Tip 1: Don’t read it on the same day you presented – If you’re fortunate enough to get near realtime feedback available don’t read it the same day as your presentation. Let yourself absorb how you felt and how the day went before tackling the anonymous feedback of others.

Tip 2: Delete ANY of the following feedback: Anything that was out of your control as a speaker e.g. The air conditioning was too hot/cold, the seats were uncomfortable, the food was bad etc. This is feedback for the event organisers not for you. Delete it and get it out of the way.

Tip 3: Delete most comments about your clothes, hair and how you look etc. – Delete the comments about how they didn’t like your dress, they thought your shoes were weird, they don’t like your hair etc. The exceptions to this is where it had an effect on your actual presentation e.g. jewellery that was causing microphone issues. If you do get lots of comments about a part of your clothing – my example was I wore toe shoes – while I found them comfortable, the consistent comments in session feedback, hallway conversations, and very unwarranted mean girl remarks I got about them over the years meant I stopped wearing them to conferences because I didn’t want to continually discuss my shoes.  Not saying that’s the right thing for you but for me it was, and I have other shoes I happily wear instead.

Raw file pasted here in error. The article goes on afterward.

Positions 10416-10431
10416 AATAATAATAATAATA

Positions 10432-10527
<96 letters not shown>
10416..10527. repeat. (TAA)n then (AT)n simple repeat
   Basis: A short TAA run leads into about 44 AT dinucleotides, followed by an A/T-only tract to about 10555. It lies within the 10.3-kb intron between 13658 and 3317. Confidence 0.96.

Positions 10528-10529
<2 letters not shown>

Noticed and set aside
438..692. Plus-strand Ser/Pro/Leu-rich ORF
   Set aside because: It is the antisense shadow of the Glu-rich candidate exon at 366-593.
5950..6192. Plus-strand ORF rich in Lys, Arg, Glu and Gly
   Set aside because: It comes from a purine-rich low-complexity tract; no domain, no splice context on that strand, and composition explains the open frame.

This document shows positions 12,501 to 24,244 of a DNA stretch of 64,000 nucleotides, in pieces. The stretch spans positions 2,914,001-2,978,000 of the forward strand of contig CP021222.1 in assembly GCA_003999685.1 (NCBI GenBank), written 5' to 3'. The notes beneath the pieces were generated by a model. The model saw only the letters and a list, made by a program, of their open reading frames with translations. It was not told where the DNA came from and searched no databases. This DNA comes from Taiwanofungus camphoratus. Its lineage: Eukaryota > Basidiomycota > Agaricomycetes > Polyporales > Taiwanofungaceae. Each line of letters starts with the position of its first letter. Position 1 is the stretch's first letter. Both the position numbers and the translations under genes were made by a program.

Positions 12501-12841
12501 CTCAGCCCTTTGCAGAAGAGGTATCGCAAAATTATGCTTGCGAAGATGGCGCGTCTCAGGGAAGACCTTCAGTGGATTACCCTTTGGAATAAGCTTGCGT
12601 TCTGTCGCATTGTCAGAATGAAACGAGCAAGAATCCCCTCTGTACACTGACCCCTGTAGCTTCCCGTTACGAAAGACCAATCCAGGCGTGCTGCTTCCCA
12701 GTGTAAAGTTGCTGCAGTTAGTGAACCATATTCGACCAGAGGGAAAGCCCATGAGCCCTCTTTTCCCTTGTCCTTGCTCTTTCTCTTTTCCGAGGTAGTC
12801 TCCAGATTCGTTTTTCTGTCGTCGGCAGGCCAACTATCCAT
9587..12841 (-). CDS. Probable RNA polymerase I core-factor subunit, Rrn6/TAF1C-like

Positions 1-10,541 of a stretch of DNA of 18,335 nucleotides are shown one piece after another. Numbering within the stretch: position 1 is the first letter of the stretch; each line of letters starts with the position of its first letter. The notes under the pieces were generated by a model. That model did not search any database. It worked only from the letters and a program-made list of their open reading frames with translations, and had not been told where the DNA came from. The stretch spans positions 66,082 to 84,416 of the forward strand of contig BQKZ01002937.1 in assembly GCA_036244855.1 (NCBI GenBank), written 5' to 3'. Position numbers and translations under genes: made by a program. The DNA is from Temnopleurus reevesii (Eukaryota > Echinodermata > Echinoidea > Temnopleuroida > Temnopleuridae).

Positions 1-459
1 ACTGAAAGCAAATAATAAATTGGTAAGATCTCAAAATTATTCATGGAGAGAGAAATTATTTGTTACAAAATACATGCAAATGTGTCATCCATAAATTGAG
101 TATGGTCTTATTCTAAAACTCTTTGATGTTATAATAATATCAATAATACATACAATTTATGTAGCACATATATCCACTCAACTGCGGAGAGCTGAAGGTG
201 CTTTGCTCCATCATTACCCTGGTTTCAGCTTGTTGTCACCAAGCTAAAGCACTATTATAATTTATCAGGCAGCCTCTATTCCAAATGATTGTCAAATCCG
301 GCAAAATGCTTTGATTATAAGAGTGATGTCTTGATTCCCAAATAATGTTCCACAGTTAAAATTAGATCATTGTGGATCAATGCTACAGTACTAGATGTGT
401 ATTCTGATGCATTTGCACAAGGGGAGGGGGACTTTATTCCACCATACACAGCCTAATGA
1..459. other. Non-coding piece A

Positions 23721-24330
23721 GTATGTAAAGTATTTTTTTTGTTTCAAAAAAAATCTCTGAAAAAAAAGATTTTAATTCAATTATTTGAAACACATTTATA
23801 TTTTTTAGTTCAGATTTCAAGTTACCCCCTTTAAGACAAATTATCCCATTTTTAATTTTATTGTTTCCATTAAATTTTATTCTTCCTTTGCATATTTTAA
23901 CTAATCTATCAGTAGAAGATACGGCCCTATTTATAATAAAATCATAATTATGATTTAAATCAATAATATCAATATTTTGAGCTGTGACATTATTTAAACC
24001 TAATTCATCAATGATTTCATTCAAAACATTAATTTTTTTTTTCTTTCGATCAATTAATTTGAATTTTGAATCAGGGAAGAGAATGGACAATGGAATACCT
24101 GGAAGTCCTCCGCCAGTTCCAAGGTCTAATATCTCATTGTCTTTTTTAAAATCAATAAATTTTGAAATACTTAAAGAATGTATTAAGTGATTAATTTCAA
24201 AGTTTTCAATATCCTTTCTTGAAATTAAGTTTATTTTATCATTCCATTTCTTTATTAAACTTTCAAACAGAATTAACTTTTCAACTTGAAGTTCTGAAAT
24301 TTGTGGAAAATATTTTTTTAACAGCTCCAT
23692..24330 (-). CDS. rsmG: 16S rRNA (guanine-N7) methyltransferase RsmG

Tip 4: Delete any personal attacks or puts downs – You don’t need this in your life if it’s not relevant to your talk. E.g. I delete any remark the refers to me being the token female, the diversity balance speaker etc.

Tip 5: Too technical / Not technical enough – Generally I would ignore/delete these as you’ll have an audience with varied experience so naturally some will find it too hard, too easy. These are the exceptions – everyone thought it was too technical or not technical enough,  if I was doing a level 100 talk and got more than 1 comment about it being too technical – and similar for say a 400.

Tip 6: Turn a negative into a positive – Take all the shopping lists of things that people thought you should have mentioned and put them in the list of positive comments – these are great ideas for future talks – use them as a gift as it means people want to hear more.

Tip 7: Delete the one-worders – These are so generic you can’t do anything about them. Examples here are: terrible, waste of time, missed opportunity. I also apply this rule to the positive comments as things like: awesome, loved it etc don’t tell me what to concentrate on.